For the first time in 10 seasons, Tony Franklin, who will turn 66 June 9, will not be managing a Yankees farm team in 2017.
And, he’s happy as he can be with his usual enthusiasm and captivating smile. Also, he is still firmly entrenched and valued in the Yankees organization.
“So a lot of you wanted to what I’d be doing this year?” Franklin said via phone from his home in Los Angeles Friday afternoon. “I was offered a great position in Tampa by (Yankees Vice President of Player Development) Gary (Denbo), and I’m excited about it. It’s a chance to help more players in the organization than I ever have before.”
Franklin, based in Tampa, will serve as the system’s Rehabilitation Coach for position players who are sent to Tampa after injury. It could be a Double-A Trenton player; it could be a major-league player. Franklin will help them smooth their respective roads back.
“I’ll be working with these players on the baseball part of it,” he said. “After the doctors and trainers give them the go-ahead, I’ll be working with them on drills, getting their timing back. I’m really looking forward to it.”
Having the always upbeat Franklin in this position can only help. Attitude is a big part of rehab for injured players, as Yankees first baseman Greg Bird explained.
“Tampa is a great place to be when it is in Spring Training. You want to be there then,” said Bird, who is the front-runner to play first base for the Yankees this season. “But when you are hurt, and you are down there during the season, it’s the last place you want to be.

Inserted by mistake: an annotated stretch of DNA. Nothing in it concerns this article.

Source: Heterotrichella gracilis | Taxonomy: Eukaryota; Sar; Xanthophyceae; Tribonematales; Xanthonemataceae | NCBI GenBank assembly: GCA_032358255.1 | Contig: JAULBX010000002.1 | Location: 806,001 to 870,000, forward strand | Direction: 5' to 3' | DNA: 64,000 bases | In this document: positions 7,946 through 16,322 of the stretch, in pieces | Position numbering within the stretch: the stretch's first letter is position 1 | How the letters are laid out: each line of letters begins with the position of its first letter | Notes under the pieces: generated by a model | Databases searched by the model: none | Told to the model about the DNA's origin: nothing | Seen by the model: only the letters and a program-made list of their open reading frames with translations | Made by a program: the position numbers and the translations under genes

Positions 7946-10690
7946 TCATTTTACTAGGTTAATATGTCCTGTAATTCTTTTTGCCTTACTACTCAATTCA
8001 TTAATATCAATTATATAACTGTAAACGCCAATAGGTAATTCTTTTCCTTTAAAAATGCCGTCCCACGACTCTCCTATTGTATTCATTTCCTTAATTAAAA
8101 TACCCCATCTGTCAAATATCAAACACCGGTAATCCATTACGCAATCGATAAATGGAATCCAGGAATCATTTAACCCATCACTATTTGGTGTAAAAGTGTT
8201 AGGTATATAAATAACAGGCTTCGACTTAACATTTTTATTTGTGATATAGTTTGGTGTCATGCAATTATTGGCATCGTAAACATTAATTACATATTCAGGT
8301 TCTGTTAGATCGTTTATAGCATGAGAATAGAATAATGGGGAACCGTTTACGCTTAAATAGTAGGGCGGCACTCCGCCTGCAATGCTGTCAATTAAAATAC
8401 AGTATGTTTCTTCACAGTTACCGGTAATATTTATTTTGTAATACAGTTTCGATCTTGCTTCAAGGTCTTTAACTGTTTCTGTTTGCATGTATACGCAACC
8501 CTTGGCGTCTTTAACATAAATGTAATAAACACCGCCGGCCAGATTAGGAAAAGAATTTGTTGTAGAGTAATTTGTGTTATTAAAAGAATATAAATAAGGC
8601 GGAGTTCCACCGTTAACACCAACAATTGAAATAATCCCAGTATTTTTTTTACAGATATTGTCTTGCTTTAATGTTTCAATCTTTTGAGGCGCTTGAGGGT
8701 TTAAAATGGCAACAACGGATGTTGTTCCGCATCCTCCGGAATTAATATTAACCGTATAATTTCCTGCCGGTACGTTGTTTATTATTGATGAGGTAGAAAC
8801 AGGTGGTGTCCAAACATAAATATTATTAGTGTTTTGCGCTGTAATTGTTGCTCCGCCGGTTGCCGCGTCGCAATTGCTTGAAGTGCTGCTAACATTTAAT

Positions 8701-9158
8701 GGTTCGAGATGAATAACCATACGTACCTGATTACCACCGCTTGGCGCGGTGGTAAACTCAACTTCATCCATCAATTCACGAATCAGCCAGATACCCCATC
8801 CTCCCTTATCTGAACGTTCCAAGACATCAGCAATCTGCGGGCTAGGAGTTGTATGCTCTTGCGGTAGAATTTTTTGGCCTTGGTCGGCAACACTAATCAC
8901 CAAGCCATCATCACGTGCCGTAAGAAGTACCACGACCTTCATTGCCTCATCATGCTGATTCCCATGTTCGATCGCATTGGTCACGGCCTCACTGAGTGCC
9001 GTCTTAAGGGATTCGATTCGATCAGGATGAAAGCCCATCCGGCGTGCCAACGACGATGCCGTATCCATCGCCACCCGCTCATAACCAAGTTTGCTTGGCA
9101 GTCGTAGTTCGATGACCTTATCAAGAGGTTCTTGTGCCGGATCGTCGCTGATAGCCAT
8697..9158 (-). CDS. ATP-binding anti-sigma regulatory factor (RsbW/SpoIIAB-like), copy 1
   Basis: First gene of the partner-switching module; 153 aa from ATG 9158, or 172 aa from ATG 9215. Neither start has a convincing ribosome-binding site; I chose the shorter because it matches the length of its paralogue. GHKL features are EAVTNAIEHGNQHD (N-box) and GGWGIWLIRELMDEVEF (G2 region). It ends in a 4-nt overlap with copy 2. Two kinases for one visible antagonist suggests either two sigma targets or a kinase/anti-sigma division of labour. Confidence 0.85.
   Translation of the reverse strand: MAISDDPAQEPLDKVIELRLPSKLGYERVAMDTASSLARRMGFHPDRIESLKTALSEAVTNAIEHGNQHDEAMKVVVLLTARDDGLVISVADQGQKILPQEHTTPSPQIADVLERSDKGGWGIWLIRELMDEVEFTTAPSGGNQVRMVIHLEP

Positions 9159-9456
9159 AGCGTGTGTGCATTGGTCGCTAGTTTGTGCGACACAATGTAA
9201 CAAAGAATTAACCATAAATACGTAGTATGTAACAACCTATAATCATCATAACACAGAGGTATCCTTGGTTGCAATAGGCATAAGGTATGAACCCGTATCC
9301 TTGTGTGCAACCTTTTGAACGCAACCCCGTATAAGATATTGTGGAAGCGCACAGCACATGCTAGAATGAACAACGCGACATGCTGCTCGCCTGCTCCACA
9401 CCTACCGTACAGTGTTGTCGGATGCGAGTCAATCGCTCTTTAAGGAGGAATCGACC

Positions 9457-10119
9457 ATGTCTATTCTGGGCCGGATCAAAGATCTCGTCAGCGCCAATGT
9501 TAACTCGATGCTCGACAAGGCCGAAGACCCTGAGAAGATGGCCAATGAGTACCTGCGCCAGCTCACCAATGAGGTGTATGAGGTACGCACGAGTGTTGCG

“You have to be there and follow your program. The people working with you do seem to grasp what we go through when we’re trying to get back on the field.”
Franklin, who brought out the best in players during his 21 seasons of managing – 10 years in the Yankees system and eight with Double-A Trenton that produced three Eastern League championships – fits this rehabilitation role perfectly. Few in the Yankees system empathize with players the unique way he can.
While Jay Bell, an excellent baseball man, joins the Yankees organization and will pilot the Class-A Advanced Tampa Yankees in 2017, Franklin’s managerial experience and game management will also be put to use this spring and summer.
“This is another part of this that has me excited,” he said. “Beside the Tampa Yankees, we have two other teams down here in the Gulf Coast League (GCL Yankees East and GCL Yankees West) and a lot of younger coaches just getting a start.
“I’ll be working with those teams as well. I’ll assist our younger staffs wherever ( can.”
Franklin certainly could have gone back to Appalachian League Pulaski, where he has been the last two seasons, but jumped at the offer to stay in warm weather all season.
“It’s good for my bones,” he said with a chuckle. “At this stage of my career, this works out perfectly for me. “I enjoy working for the Yankees, and they have been great to me.”
And, Tony Franklin, you have been great for the Yankees system as well, and the organization is glad to have you.
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